The Australian manufacturing industry is at a crossroads. Transforming the materials we dig up or grow into the products we use every day requires enormous amounts of heat, and rising electricity costs and inefficient processes means many businesses have seen their gas and electricity bills double over the last two years. A report from Beyond Zero Emissions shows there are opportunities for manufacturers to reduce costs by generating heat through the smart use of renewable electricity, with heat pumps one technology that they can take advantage of.

From fossil fuels to electricity

Every year in Australia, burning fossil fuels for industrial heat processes produces 42 million tonnes of carbon dioxide, or eight per cent of the country’s greenhouse gas emissions –as much as Australia’s entire car fleet and more than the state of South Australia. If we look at these numbers globally, the contribution of process heat is higher – about 12 per cent of
all emissions.

While fossil fuels have powered industry since the industrial revolution, a new low-carbon industrial transformation is possible and could transform existing industries.
The report, Electrifying Industry, shows how electrification, powered by renewable energy, could not only eliminate eight per cent of Australia’s emissions and revive the entire manufacturing sector, but also reduce greenhouse gas emissions.

Electricity is remarkably versatile and has no practical temperature limit, meaning it can power any industrial heat process, from cooking a can of beans to melting 100 tonnes
of iron.

By adopting a range of heat technologies – both old and new – industry can make things in a smarter way and can double the efficiency of many industrial processes, saving money in the process.

Australia’s renewable advantage

With Australia’s abundant renewable resources, there is the additional opportunity to develop a clean, efficient manufacturing sector, adapted to the needs of the 21st century. It is an affordable and reliable source of energy, with some manufacturers already taking hold of this opportunity, paying 20-50 per cent less for electricity. They have done this by either building their own renewable installations or agreeing to contracts for renewable energy supply.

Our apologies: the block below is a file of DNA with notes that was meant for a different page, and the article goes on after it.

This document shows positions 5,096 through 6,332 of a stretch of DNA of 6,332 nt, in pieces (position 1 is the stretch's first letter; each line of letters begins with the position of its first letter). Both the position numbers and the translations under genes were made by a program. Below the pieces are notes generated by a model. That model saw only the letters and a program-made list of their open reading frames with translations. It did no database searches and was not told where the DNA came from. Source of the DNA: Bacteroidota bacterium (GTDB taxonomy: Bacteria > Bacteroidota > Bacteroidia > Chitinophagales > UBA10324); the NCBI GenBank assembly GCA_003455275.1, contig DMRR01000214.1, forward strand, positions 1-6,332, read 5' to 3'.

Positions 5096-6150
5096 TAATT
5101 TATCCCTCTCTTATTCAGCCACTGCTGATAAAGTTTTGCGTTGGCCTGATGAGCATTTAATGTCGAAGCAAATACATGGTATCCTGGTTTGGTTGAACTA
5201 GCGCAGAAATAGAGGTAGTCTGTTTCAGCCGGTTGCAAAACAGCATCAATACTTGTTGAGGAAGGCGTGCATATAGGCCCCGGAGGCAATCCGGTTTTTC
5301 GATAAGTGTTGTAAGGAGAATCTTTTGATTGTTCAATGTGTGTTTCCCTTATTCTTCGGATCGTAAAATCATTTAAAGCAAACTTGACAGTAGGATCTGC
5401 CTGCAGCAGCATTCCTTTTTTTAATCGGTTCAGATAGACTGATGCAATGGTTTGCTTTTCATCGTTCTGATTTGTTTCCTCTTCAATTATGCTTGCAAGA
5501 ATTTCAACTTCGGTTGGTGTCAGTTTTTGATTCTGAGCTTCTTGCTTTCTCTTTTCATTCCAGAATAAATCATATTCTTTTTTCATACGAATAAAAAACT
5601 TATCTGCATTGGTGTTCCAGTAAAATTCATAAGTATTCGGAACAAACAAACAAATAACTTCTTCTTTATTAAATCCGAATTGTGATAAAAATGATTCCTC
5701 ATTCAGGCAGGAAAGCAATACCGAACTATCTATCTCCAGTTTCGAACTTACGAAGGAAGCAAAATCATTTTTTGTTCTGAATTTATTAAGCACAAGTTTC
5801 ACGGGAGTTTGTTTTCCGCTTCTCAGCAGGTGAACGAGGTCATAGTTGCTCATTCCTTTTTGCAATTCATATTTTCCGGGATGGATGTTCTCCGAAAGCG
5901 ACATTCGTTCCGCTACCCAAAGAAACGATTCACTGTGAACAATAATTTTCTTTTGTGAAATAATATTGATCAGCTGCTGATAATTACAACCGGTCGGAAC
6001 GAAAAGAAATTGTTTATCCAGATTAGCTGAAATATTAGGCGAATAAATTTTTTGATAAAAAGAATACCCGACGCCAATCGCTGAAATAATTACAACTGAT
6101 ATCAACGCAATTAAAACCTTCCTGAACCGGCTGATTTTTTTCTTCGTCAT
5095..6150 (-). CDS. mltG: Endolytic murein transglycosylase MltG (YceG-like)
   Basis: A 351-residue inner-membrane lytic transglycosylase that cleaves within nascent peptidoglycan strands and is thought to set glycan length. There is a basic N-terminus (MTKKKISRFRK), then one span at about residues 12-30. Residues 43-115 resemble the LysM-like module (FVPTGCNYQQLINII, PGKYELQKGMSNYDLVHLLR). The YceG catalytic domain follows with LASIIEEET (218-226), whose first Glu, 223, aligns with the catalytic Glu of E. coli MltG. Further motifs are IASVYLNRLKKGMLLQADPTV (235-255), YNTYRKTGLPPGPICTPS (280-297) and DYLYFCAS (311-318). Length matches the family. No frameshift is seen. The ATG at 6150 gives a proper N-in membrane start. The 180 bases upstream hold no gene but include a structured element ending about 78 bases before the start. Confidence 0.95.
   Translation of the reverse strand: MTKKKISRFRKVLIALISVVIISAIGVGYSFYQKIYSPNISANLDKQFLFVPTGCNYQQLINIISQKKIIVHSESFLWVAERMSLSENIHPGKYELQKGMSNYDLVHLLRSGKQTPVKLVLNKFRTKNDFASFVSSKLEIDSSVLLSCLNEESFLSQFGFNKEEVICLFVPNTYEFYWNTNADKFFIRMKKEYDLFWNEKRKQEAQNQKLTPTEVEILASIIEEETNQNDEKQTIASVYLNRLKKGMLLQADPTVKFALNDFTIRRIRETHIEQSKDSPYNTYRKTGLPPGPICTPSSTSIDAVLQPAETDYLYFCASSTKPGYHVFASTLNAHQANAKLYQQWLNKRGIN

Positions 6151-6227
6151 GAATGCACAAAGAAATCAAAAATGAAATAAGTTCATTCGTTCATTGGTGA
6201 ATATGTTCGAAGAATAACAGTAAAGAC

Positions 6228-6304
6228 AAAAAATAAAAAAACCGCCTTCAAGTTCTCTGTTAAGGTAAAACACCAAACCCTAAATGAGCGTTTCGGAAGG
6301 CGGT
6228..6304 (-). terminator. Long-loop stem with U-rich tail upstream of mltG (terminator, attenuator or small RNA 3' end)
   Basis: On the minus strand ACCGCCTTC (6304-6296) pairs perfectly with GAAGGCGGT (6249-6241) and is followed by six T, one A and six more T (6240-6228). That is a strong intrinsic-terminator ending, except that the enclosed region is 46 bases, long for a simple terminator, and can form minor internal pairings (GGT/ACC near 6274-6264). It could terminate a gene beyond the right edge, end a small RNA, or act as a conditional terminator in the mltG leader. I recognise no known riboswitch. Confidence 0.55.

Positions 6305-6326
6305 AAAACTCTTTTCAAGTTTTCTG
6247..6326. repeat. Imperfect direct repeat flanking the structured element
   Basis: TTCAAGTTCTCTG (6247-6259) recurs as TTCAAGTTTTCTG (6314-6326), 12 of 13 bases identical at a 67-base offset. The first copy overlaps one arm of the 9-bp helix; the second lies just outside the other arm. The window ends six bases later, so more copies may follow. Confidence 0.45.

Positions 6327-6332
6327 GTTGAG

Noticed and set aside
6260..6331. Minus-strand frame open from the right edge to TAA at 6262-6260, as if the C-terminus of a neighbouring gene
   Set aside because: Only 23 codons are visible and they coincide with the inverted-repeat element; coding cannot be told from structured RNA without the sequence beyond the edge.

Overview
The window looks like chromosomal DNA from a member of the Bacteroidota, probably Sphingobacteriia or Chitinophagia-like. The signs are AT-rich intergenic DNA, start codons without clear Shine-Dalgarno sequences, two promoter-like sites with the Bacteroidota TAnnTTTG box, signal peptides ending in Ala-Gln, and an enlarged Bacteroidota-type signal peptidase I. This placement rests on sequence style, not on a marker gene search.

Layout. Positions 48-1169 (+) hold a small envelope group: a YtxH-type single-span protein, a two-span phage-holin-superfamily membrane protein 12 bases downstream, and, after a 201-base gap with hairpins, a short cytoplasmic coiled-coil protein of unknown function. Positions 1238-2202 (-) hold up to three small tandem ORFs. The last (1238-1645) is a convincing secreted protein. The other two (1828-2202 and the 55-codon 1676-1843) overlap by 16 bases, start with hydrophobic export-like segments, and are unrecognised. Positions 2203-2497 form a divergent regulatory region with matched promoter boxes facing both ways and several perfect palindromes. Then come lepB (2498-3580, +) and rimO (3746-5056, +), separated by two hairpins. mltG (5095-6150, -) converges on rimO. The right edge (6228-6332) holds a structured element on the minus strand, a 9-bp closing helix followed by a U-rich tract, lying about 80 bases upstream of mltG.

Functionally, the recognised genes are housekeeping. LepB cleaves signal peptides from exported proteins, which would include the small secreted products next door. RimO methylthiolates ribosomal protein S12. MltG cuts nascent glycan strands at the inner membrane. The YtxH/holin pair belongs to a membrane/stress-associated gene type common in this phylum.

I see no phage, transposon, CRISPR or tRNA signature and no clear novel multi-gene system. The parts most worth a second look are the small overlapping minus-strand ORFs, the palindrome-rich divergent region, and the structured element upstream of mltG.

By electrifying all industrial processes, six to eight per cent of Australia’s greenhouse gas emissions can be reduced.

It also creates an opportunity to use electrical heating technology such as heat pumps, opening the industry up to more efficient technologies to save money.

  • Electrifying industry – where are the opportunities?
  • Beer
  • Prepared meals
  • Powdered milk
  • Recycled paper
  • Aluminum casing
  • Bricks
  • Plastic
  • Glass
  • Steel
  • Ammonia
An opportunity for heat pumps

Heat pumps use electricity to make hot water, air or steam. They are able to produce three to seven times more thermal energy compared to the amount of electricity they use, leading to efficiency of 300-700 per cent. They also provide an opportunity for manufacturers to reuse sources of energy that would otherwise be wasted, such as heat expelled by refrigeration systems.
The past decade has seen high temperature industrial heat pump technology develop rapidly and there are options available now that are able to reach temperatures up to 140-160°C – hot enough for many industrial processes, including for food, chemical and paper applications.

In particular, there is great potential for heat pumps to be used as an alternative to inefficient centralised gas boiler systems that are found in most factories.

The report found that while heat pumps have a high upfront cost, overall, the energy efficiencies provided by heat pumps means that their installation costs can often be paid back within two years.